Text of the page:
Let’s start with Victor Frankenstein, who by the by is no doctor but a pedantic, spoiled, sheltered, young fool. Because of these things, I don’t see how he had: 1) the ability to pursue this creation; he very obviously isn’t the brightest, 2) the interest/passion to pursue such a thing (so little reason had he that I assumed his friend would die and he would revive him, nope, he is just playing around, and he didn’t seem to have passion for anything except whining and protestations, 3) the stomach for such a task; he was such a hypochondriac and always talking about his delicate sensibilities, and 4) the will for such a task; he is indecisive, passive, and lazy elsewhere in the story, dragging his feet at every turn.
Now onto his implausibly created monster. He isn’t described and since the author doesn’t forget any other descriptions (however poor they are and however little they apply to the story), this doesn’t come across as mysterious but rather a lack of creativity. Everything about Frankenstein’s creation is implausible; he has a fully developed mind with the elasticity of a child’s brain with the thought processes of adults. His mind is full of Romantic sensibilities which he quickly taps into thanks to the improbably (and highly Romantic) circumstances of finding himself by educated people who coincidentally aid his learning. All of this is too convenient. He could have had the soul of a demon or another dead person or the mind of the person whose brain Frankenstein gave him. He could have truly come from nothing, truly a blank slate in which case he would have had the mind of an infant or an animal.
In the same vein, a double-minded author doesn’t equal a truly conflicted villain; that requires insight and talent. He comes across as a psychopath; only when he gets what he wants does he act anything like appropriately, his manipulations and revenge, his complaints and reviling, his vicious triple murders (two of which were in cold-blood, the other a child murder) of innocent people to wreak personal revenge all point to psychopathy. His rage isn’t the bewildered, blind lashing out of the abused and abandoned by humanity (that is also implausible, no one gives him any aid at all?), it is very specific, clever revenge. He goes from zero to one hundred in this quite fast. Of course, there are inconsistencies here, sometimes he does rage against humanity (from his tiny experience).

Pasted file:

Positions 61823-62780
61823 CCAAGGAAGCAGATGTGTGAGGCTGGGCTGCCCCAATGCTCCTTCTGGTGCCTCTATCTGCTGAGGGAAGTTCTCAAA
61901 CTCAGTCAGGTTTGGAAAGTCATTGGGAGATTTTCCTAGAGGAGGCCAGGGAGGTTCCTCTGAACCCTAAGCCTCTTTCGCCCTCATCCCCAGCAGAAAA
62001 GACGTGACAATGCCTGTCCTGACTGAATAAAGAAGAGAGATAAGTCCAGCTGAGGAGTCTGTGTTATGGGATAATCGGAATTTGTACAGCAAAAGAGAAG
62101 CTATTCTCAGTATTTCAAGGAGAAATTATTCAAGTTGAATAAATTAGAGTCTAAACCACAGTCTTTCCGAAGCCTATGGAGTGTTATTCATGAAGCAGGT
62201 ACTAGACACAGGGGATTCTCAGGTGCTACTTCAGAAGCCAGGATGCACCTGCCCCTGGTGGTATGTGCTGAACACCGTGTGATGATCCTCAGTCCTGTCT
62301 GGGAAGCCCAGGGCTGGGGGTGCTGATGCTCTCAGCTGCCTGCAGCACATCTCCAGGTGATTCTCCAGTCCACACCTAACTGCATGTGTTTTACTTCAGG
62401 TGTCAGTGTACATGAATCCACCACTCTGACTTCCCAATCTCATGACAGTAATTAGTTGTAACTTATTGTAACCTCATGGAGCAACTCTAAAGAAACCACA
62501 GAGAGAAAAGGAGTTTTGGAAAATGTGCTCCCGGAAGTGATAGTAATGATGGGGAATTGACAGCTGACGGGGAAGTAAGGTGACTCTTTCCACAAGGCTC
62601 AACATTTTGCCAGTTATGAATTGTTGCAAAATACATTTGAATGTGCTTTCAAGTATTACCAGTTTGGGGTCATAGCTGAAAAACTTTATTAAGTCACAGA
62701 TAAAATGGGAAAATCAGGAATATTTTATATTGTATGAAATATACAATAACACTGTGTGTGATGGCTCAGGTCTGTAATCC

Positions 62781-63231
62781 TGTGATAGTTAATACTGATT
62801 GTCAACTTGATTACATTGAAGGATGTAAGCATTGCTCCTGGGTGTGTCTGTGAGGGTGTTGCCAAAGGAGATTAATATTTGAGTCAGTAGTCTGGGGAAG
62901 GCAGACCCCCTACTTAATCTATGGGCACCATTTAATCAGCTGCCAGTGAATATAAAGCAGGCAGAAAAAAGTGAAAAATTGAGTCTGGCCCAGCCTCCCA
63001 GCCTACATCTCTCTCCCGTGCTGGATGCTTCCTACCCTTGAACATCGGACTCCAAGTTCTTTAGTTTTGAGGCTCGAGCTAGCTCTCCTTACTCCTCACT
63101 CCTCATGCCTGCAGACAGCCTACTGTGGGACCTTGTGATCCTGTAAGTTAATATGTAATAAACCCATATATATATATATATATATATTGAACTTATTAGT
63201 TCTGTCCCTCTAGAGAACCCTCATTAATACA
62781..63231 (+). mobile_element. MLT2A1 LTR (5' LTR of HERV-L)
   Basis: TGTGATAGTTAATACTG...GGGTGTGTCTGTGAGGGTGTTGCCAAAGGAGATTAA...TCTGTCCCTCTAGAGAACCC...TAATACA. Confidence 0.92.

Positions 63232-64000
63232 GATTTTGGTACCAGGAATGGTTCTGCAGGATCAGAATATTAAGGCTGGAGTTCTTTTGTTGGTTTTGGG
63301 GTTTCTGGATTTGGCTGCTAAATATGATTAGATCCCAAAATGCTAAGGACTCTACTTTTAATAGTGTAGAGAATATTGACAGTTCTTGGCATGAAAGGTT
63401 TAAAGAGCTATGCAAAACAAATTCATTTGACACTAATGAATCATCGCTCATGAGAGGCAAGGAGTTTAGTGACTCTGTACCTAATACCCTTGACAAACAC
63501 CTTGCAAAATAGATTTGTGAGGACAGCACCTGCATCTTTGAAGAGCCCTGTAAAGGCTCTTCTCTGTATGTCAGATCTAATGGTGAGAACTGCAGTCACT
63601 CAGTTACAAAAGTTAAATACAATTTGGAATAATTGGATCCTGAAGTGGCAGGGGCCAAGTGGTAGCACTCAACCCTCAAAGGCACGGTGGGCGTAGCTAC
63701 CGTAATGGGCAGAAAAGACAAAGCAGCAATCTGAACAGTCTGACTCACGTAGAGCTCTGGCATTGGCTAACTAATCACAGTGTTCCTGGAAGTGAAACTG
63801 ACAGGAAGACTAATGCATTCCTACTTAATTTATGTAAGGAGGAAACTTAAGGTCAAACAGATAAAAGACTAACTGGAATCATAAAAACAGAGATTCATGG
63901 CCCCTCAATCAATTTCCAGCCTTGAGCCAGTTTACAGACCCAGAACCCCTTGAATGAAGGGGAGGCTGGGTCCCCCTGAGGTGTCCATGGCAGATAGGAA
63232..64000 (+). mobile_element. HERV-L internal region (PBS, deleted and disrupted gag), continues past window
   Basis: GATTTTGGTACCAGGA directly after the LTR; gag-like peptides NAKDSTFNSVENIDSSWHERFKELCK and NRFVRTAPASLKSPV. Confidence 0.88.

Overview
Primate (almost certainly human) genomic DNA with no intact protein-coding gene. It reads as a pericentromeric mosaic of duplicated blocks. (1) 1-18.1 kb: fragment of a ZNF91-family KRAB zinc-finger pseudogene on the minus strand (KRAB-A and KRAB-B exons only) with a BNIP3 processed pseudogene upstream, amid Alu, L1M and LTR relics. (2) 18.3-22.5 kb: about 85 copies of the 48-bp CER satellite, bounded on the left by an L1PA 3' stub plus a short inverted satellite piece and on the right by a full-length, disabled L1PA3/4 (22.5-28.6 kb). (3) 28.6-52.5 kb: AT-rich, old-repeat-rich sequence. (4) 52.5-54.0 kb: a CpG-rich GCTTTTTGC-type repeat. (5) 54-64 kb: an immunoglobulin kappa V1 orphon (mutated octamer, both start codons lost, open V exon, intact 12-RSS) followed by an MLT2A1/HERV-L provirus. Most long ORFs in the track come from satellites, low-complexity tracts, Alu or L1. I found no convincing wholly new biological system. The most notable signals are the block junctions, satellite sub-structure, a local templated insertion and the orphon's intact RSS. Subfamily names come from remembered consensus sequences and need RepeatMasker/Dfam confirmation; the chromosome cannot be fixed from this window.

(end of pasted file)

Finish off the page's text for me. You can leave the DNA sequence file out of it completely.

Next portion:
Overall the moral issues are grossly and falsely simplistic expressions of false choice moral “dilemmas”—more from inconsistent plot and lazy thinking, ignorant/irresponsible idle upper-class perspectives than from any understanding of the complexities of human nature and circumstances. All sorts of misunderstandings of duty and virtue. Virtue doesn’t turn to evil; doing good in good times doesn’t make one virtuous; the monster wasn’t ever virtuous, nor did he try. As to the idea that Frankenstein is the villain, I don’t think the story has the depth and irony; I don’t see any irony at all in Victor Frankenstein’s portrayal; I don’t think Romantics understood or appreciated in since they enacted in their own lives as well as in their stories such drama that is ludicrously ripe for satire). I think we can get deep discussion out of the plot and morals (or lack thereof) in the book, but that fact doesn’t make the novel itself deep.
After reading, I immediately had to look and see what other reviewers thought on Goodreads. This review expresses my opinions (and I’m sure others) in a hysterical way.
The Classics Club spin number for this spin is 12 so my book is Ruth by Elizabeth Gaskell. Phooey. This is not one I particularly wanted to read nor do I think it particularly important to read. I was 22 when I first started this list; I’ve learned to be a bit more realistic and mature about deciding on books to read and about finishing books. I still want to finish my list though, and I am going to try to do this spin.
- I updated my reading challenges page (adding way too many challenges, but hey, lets have fun), and I also decided to participate a bit more in the Classics Club while I finish up. Perhaps I may do participate with another list after all. A more reasonable list . . . with more reviewable books. Anyway, I’m going to participate in the current spin.1. A Portrait of A Lady2. Brothers Karamazov3. Coriolanus4. Cymbelline5. Dombey and Sons6. Grapes of Wrath7. King John8. Le Morte d’Arthur9. Macbeth10. Mere Christianity11. Mill on the Floss12. Ruth13. Sylvia’s Lovers14. The Bostonians15. The Crucible16. The Four Loves17.The Great Divorce18. The Life and Adventures of Martin Chuzzlewit19. The Mystery of Edwin Drood20. The Old Curiosity Shop.
Popular: Vintage Wisdom for a Modern Geek